First off I have to say that I watch Supernatural every week and that it’s one of my favorite shows, so I’m at least a little bit biased about this.
Even so, I think that people who claim that Supernatural is queerbating its audience are being unfair, or they just don’t know what they’re talking about. For those of you who may not know what it is, queerbaiting is, let’s say, a technique used by TV show runners and such to appeal to a queer audience with LGBT characters, relationships or subtext just to get more views without really caring about telling a good story, making three-dimensional characters or even actually making it canon at all.
Many people claim that the relationship between Castiel and Dean (as well other aspects of the show, but this is the most prominent one), is nothing but queerbaiting. The way I see it, this isn’t queerbaiting, for two reasons.
First of all I don’t think anyone is seriously waiting for them to get together. Don’t get me wrong, we’re all hoping it may happen someday, but no one has ever encouraged the audience to think that in a concrete way. No one is expecting it to happen. Sure, there are allusions and there’s plenty of subtext, but that’s exactly what it is, pure, simple and, most importantly, self-proclaimed. It’s clear that the creators are not going to make it happen, but also that they think it’s a valid and legitimate interpretation of the characters.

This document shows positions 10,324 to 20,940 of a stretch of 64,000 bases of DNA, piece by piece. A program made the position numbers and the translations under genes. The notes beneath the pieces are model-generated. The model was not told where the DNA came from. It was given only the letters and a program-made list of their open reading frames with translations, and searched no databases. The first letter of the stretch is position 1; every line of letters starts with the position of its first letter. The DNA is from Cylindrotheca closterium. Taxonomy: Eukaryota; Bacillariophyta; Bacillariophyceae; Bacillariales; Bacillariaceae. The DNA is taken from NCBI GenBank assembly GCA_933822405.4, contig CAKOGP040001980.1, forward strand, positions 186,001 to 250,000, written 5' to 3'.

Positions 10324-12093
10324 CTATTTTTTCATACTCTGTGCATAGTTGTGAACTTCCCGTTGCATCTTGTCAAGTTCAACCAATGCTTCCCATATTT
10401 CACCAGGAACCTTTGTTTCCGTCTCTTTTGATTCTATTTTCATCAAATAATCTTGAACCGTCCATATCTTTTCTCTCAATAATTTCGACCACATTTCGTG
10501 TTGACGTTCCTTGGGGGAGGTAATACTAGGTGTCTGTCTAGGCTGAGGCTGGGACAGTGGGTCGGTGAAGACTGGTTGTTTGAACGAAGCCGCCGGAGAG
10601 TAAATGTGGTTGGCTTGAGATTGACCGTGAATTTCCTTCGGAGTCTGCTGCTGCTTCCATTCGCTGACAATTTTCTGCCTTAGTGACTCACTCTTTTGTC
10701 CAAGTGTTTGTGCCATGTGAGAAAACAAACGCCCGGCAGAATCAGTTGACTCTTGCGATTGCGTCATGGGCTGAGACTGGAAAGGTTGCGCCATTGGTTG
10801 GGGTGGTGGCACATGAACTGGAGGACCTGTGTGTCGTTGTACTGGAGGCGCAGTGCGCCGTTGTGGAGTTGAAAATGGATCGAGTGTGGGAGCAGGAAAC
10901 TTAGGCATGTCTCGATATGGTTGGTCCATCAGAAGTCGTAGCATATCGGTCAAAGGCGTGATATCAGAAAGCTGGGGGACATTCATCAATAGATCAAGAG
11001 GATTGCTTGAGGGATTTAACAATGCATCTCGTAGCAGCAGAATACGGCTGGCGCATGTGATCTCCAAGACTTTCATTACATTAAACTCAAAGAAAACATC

This was clearer than ever in episode 200 (seriously? This show has been going on for over 200 episodes?!) in which Dean and Sam run into a school musical about their lives (I’m not even gonna try to explain that, it would take too long and just make it sound really dumb…) and Dean says to the girl who had written the script: You have your version, and I have mine, meaning that there isn’t a better version, they’re just different.
The second reason that makes me think this is that there are oh so many gay jokes, innuendos and characters that have nothing to do with Cas and Dean’s relationship which, the way I see it, simply show that the people behind Supernatural are aware of their big gay fanbase (pro-gay more than gay, I should say) and this is a way to sort of acknowledging them, of saying that they know we’re watching and they are happy about that.
Say what you will, but this doesn’t qualify as queerbaiting in my book.